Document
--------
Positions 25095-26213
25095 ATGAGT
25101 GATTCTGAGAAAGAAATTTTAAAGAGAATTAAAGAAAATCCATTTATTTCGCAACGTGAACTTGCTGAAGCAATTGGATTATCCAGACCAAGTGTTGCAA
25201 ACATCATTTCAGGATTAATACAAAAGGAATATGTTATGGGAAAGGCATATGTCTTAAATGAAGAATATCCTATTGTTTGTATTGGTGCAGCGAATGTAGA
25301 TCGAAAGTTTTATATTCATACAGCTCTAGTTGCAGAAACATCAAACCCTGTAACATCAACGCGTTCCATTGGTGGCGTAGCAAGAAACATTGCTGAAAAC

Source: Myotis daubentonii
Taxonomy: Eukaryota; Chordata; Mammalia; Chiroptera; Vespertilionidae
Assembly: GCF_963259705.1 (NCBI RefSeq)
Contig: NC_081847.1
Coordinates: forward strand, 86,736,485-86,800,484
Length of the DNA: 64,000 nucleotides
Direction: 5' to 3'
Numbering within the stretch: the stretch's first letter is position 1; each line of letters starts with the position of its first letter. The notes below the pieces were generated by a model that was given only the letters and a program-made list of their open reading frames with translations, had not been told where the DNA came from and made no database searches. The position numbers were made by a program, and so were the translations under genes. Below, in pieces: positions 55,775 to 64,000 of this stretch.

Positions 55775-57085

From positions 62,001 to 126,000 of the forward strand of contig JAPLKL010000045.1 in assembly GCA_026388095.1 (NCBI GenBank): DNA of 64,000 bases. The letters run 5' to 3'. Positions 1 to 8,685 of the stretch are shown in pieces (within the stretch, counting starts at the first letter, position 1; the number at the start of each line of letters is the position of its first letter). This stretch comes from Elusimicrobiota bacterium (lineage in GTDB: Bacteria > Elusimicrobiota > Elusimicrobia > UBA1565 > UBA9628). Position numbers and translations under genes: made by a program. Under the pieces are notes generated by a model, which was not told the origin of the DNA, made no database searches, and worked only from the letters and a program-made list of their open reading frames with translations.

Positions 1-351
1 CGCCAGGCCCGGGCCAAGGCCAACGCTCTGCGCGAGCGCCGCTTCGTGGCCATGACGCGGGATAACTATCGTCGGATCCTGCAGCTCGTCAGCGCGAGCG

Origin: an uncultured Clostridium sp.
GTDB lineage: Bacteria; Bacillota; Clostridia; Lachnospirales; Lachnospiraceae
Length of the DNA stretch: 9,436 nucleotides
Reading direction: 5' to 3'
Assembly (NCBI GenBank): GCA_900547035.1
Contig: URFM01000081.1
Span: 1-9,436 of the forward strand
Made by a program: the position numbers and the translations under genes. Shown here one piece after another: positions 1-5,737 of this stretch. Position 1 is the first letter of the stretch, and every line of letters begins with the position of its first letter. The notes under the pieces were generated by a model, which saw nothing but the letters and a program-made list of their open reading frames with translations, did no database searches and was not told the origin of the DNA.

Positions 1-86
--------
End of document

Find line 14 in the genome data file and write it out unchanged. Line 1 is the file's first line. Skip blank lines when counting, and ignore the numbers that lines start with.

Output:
Positions 55775-57085